posted by terranova at 2:51 PM on December 5, 2008


My strategy would be to call to have a look at it, go with a friend, verify the serial number, and tell the seller that the bike is stolen, without making any direct accusations, and that you are going to call the police. Then call the cops right there from your mobile.

By leaving to call the cops, you would likely not see your bike again -- this is a motivated seller.
posted by M.C. Lo-Carb! at 2:51 PM on December 5, 2008 [1 favorite]


Seconding Ironmouth. You can lay some clever plan about shaming/tricking/scaring the person if they turn out to be the thief, but you can't plan around the one variable of what their reaction may be. They may demure and give up the bike, they may pull a weapon out. You don't know, so are you willing to risk that for the bike? Ask the police very politely what your options are. If you don't like the first answer, call again and ask to speak to a shift supervisor or detective.
posted by Burhanistan at 2:56 PM on December 5, 2008


Bring a large-sized friend, a camera (video is best), and a copy of the police report you filed (or will file now). If the bike is yours, roll that film or take pix of the seller, the bike, the location, etc.. Show the seller a copy of the police report you filed. If your interaction is audio-recorded, all the better. Politely ask the individual to return your bicycle. If the person refuses, call the fuzz.

Your large friend and various pieces of electronic equipment will do you very little good if the seller chooses to become stabby or shooty. Ironmouth is correct-- the police do this for a living. Contact them.
posted by dersins at 3:14 PM on December 5, 2008


thanks for the good advice folks - but sadly it seems the craigslist post is not my bike. i called the poster and asked for more identifying features of the bike and it is an older model and different color than mine. i will definitely keep a look out though and will be carrying my camera with me for the next few days in case i happen to see it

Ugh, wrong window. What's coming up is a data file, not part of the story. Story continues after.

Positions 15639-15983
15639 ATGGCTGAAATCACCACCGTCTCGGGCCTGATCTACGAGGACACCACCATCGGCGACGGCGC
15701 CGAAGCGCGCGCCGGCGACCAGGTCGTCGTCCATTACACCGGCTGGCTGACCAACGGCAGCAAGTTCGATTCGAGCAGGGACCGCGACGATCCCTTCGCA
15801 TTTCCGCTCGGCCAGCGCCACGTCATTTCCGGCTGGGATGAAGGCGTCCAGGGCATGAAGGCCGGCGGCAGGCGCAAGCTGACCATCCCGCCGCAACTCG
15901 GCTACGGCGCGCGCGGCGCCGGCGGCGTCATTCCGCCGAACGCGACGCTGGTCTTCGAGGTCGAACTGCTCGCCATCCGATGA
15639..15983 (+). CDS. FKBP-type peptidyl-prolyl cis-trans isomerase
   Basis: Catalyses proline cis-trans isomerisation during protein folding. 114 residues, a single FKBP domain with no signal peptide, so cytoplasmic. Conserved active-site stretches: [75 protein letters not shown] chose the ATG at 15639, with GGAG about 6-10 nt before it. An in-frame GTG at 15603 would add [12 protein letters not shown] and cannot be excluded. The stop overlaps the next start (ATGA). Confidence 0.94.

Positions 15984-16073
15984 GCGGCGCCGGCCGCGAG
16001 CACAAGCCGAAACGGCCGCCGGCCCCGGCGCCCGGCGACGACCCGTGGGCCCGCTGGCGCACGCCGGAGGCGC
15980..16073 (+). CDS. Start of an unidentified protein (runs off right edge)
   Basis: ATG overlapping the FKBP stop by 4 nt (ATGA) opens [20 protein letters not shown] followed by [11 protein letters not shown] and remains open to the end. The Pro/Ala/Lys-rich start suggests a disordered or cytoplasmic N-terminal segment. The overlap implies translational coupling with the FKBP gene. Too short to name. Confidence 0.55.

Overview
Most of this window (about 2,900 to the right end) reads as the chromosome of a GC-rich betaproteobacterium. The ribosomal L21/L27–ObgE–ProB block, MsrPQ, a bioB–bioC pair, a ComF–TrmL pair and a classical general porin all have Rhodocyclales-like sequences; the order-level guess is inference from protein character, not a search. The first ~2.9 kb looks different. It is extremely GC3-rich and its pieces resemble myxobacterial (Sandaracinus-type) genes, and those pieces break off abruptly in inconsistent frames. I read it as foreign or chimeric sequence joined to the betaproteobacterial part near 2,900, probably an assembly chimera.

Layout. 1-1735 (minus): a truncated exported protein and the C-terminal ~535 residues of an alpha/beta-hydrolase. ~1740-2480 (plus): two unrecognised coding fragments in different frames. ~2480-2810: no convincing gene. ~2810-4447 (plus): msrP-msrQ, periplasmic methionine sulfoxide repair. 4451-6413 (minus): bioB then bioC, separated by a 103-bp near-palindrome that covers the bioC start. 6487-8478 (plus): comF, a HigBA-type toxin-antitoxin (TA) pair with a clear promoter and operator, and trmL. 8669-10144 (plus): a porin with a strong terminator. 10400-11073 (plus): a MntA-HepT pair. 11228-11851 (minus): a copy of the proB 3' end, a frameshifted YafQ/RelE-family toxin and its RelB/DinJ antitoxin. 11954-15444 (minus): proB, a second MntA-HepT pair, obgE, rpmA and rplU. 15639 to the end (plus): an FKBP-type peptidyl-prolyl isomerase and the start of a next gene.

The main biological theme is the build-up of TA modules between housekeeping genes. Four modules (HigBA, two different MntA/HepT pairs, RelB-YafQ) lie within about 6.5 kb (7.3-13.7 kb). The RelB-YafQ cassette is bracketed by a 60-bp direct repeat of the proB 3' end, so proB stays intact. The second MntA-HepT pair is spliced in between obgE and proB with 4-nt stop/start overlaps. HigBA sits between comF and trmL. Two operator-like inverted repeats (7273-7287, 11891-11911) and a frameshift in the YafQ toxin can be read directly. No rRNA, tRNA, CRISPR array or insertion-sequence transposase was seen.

posted by cubby at 3:15 PM on December 5, 2008


cubby, your profile says you're in Boston. Might as well put your bike into the Trace program.

Boston's Trace page
posted by Nerro at 3:25 PM on December 5, 2008


A few people have said this, but if you haven't already, definitely file a police report right now. It gives you a lot more leverage if you see your bike out and about.
posted by robinpME at 3:31 PM on December 5, 2008


... and you'll need to have filed a police report in order to make an insurance claim.
posted by JimN2TAW at 4:06 PM on December 5, 2008


Holy crap! This EXACT thing happened to me, except it took over the course of two weeks.

My bike was stolen on campus, and the first thing I did was file a police report.

Two weeks later, I saw my bike being sold on Craigslist. So I called them as an interested buyer and set up a time to see my bike. In the meantime, I called the city police, since the place was in their jurisdiction. They told me to go to the home and if there's any trouble an officer would be standing by.

When I got to the home, I asked to take the bike for a spin, then, matter-of-factly, told him, "Listen, I'm going to level with you. This is my bike that was just stolen. And if you don't give it back to me, the police are coming by to give it back to me."

He explained some punk kid had owed him money and gave this to him in exchange for it. Then he gave it back to me. I was extremely lucky, but I think if you give them the straight talk once you see your bike, they have no choice but to give it back or face some worse consequences.

Good luck!
posted by i8ny3x at 4:57 PM on December 5, 2008 [4 favorites]


Plus, I know it was my bike because they didn't bother to even remove the removable fenders! I'd suggesting not posting that you lost your bike on craigslist, because i'm sure those thieves will be trolling there too. Once they think they're safe, they're going to post, if that was their intent all along. Again, good luck!
posted by i8ny3x at 5:00 PM on December 5, 2008


Let some big-ass cop with a gun and a club get it back, but even then you have to be careful. If you fuck with bad guys who know where you live, they could be back to collect your teeth.
posted by pracowity at 2:41 AM on December 6, 2008 [1 favorite]